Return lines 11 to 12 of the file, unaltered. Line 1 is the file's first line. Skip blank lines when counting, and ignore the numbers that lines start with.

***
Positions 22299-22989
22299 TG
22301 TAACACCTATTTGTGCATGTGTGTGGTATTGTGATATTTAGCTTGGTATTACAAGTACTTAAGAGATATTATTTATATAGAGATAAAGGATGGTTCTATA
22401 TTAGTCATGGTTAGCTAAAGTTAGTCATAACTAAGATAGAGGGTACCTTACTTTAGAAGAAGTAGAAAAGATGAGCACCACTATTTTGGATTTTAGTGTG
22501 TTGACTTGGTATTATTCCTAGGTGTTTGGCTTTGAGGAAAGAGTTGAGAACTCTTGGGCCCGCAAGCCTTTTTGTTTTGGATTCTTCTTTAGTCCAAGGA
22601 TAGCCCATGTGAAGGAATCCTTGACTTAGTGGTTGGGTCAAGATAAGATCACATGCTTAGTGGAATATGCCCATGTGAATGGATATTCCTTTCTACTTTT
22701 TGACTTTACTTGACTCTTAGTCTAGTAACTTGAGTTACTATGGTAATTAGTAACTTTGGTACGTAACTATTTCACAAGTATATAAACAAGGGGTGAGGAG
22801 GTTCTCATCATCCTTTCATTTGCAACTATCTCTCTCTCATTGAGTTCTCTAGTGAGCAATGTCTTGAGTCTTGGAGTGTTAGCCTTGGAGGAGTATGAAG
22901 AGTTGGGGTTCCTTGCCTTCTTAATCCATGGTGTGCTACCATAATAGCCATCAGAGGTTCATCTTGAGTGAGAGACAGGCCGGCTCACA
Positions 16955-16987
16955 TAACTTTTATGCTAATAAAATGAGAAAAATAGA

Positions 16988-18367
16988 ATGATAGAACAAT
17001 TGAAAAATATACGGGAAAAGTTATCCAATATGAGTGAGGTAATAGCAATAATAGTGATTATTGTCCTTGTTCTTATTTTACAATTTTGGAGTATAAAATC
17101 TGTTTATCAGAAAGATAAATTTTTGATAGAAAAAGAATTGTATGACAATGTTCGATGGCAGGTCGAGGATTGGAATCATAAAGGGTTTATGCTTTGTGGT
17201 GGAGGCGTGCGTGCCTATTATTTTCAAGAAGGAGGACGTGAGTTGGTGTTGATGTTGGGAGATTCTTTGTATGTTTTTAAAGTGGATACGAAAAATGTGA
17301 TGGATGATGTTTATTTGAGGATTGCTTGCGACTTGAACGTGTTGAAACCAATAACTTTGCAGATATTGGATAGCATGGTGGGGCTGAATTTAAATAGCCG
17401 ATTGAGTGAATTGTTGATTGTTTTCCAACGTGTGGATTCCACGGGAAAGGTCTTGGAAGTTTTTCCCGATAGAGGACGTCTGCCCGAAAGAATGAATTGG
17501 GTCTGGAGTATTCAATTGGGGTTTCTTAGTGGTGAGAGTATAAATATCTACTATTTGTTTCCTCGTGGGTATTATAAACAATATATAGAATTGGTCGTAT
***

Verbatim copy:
16955 TAACTTTTATGCTAATAAAATGAGAAAAATAGA

Positions 16988-18367